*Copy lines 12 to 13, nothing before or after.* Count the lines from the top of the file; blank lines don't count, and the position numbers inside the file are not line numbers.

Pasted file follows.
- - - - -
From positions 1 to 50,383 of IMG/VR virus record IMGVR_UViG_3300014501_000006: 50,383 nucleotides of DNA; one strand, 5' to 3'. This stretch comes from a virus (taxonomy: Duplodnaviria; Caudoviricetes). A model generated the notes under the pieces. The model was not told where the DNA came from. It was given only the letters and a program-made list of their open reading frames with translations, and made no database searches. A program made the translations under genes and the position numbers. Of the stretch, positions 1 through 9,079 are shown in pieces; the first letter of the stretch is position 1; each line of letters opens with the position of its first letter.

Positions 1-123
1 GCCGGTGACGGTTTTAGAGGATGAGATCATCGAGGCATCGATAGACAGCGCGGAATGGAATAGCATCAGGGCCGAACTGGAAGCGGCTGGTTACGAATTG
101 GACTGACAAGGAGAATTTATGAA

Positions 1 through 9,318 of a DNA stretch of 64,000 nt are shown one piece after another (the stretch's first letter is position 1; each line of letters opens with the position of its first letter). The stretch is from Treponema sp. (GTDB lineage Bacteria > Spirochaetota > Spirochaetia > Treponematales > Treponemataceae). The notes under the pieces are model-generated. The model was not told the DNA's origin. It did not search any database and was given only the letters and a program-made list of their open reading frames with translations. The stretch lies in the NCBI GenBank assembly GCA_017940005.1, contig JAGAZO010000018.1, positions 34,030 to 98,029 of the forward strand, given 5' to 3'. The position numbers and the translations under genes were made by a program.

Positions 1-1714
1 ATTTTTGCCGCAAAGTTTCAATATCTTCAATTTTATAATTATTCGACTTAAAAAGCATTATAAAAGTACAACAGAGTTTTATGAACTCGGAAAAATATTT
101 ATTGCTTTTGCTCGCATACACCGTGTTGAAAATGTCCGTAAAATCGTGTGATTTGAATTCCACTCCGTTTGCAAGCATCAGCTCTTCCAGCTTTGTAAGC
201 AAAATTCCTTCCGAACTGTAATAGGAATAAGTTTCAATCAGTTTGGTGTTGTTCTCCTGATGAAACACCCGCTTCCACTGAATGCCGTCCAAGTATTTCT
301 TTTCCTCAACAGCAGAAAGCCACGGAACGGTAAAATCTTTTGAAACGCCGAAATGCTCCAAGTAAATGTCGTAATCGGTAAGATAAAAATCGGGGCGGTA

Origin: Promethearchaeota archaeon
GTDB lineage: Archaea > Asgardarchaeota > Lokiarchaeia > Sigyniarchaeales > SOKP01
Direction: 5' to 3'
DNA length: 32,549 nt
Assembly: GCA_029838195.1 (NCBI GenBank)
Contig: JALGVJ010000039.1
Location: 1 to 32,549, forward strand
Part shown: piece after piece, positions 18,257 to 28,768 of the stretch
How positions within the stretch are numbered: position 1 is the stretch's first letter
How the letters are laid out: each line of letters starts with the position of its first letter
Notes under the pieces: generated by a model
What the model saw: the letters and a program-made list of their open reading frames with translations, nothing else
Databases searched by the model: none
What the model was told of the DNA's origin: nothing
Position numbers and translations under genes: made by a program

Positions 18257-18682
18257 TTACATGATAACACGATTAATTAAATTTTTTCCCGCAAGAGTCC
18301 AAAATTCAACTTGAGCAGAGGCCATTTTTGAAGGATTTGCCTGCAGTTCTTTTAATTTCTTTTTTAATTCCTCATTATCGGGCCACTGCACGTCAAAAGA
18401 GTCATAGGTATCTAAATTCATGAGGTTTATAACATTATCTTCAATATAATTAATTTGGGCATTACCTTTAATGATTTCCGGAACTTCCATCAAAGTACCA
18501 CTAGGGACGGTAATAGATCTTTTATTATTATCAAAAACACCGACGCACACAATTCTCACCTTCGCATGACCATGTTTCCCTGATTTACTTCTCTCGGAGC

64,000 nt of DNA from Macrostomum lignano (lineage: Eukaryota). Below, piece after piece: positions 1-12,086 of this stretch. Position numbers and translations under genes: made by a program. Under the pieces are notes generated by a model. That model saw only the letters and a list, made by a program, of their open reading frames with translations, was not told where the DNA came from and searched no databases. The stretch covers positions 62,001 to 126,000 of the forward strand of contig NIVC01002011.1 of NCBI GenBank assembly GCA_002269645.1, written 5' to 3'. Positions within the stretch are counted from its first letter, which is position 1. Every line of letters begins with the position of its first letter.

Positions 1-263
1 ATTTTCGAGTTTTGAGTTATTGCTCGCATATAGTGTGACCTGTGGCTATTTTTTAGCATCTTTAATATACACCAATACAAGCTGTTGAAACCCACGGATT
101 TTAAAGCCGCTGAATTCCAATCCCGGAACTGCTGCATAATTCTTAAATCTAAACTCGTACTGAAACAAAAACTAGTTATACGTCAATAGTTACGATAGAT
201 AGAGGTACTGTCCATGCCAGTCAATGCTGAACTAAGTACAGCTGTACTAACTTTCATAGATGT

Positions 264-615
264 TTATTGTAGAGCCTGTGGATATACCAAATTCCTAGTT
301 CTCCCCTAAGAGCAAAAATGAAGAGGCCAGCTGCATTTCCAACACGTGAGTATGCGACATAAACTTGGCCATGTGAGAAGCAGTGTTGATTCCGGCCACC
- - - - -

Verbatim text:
GTDB lineage: Archaea > Asgardarchaeota > Lokiarchaeia > Sigyniarchaeales > SOKP01
Direction: 5' to 3'